All About Sand Play
Breaking 100/90/80

All About Sand Play

July 2011
Mark Immelman is one of Golf Digest's Best Teachers in Georgia. He is based at Bull Creek Golf Course in Midland.

Gary Player has been a family friend and mentor to me and my brother, Trevor, and he has inspired a generation of golfers in our native South Africa. The best piece of advice Mr. Player ever gave me was on bunker play. What else, right? The master of the sand told me he learned early on in his career that weekend hole locations on tour were tucked behind bunkers and that to survive he had to get really good from the sand. He says he always thought of hitting bunker shots with the aggressive crispness of striking a match -- an image I use every day in my teaching.

Whatever your level, here are more tips for escaping the sand.

Breaking 100

A good bunker swing generates a lot of clubhead speed. Many high-handicappers lean away from the target on the downswing, trying to help the ball out of the sand. Of course, they don't get much swing speed falling back like that. Here's how to get the speed you need.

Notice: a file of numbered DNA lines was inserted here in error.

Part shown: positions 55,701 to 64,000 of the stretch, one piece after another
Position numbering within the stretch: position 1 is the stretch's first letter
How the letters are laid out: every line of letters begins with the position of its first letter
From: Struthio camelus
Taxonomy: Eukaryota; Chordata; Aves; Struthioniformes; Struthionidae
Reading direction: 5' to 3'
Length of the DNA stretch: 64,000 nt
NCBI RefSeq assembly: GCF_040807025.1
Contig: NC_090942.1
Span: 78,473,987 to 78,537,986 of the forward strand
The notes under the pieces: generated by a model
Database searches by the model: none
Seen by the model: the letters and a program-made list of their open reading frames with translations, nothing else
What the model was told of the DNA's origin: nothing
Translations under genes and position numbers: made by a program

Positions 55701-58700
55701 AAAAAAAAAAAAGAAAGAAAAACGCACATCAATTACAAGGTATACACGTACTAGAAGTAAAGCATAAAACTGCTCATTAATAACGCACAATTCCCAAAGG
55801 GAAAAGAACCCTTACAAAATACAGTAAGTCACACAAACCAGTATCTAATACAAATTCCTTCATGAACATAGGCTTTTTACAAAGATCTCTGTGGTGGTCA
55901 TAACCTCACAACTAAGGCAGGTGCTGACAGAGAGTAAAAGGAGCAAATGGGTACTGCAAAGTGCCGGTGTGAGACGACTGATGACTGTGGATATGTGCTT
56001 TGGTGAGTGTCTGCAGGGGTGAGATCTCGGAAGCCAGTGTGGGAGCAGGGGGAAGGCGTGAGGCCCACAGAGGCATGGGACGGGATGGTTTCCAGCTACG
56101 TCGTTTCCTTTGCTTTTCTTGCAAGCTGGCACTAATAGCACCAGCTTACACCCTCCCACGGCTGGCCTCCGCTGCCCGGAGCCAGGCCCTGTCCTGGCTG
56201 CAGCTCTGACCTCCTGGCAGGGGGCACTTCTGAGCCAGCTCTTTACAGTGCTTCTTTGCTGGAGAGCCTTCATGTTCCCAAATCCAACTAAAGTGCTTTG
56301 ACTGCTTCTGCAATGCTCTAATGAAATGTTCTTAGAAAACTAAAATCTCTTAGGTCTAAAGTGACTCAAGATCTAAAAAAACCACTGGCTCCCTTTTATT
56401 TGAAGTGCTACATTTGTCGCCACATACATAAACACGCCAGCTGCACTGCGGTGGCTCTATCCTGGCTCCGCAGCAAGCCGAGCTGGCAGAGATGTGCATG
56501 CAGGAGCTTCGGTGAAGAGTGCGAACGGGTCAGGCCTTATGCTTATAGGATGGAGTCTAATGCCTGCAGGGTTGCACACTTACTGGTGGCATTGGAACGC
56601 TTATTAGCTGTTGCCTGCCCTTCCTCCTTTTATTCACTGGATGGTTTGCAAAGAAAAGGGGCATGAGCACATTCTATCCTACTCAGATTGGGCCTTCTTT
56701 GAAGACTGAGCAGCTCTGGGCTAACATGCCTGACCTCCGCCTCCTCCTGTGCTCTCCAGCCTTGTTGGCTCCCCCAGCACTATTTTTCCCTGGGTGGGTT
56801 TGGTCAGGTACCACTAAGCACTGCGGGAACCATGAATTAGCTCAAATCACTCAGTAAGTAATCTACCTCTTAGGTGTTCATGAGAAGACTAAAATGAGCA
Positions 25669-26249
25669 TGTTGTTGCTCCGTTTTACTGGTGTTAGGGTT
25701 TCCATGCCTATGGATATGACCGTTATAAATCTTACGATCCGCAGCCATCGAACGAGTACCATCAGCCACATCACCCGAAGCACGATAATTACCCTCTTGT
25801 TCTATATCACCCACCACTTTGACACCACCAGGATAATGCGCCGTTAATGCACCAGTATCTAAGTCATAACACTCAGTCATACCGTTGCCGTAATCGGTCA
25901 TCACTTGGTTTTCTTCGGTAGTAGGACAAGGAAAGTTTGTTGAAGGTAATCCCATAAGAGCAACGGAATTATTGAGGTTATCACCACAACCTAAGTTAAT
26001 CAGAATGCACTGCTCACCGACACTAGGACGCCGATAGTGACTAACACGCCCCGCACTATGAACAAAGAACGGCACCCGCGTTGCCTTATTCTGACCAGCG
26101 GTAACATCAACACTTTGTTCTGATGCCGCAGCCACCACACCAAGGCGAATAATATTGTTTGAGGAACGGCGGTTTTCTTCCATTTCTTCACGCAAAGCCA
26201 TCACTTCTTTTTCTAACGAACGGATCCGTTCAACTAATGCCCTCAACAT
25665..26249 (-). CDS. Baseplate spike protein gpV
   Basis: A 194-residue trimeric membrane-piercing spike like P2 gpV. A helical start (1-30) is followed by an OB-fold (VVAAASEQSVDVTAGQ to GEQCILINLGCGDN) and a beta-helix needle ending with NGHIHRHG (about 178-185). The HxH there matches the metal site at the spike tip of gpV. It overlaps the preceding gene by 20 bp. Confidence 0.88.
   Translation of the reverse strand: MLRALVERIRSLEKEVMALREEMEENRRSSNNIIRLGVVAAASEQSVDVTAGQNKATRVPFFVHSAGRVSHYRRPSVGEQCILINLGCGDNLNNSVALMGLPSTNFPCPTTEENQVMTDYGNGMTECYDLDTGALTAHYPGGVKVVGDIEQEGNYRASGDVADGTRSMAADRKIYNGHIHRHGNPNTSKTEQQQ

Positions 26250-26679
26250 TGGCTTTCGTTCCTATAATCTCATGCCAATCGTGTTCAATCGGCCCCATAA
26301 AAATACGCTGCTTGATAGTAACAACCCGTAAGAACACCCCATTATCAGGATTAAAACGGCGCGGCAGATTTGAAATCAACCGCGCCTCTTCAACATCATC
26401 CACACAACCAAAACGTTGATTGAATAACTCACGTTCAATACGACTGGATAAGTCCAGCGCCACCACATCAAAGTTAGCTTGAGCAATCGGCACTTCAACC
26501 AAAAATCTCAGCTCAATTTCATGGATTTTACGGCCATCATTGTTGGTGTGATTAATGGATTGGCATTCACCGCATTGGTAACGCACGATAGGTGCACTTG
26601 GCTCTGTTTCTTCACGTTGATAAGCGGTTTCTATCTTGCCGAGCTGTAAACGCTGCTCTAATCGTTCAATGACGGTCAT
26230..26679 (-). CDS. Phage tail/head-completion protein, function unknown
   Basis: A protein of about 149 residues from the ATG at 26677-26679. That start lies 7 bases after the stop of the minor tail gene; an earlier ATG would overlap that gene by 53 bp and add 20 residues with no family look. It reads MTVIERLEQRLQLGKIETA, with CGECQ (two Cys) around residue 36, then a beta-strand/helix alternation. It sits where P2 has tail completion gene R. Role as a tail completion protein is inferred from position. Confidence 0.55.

Breaking 90

If you're struggling from greenside bunkers, be mindful that the more you cut across the ball from out to in with a wide-open clubface, the more sidespin you impart on it. It's hard to control the starting direction of the shot, and the spin after landing is unpredictable as well. That's why I'm a proponent of a pretty square clubface and a proper swing path through impact.

Breaking 80

Better players should understand how the bounce and belly features of a sand wedge affect trajectory. A club has bounce when the back edge of the sole is lower than the front edge. This causes the club to "bounce" through the sand. When you flatten or lower the shaft, you access the bounce and belly and promote a shallow approach -- two factors that help elevate the ball.
Subscribe to Golf Digest
Subscribe today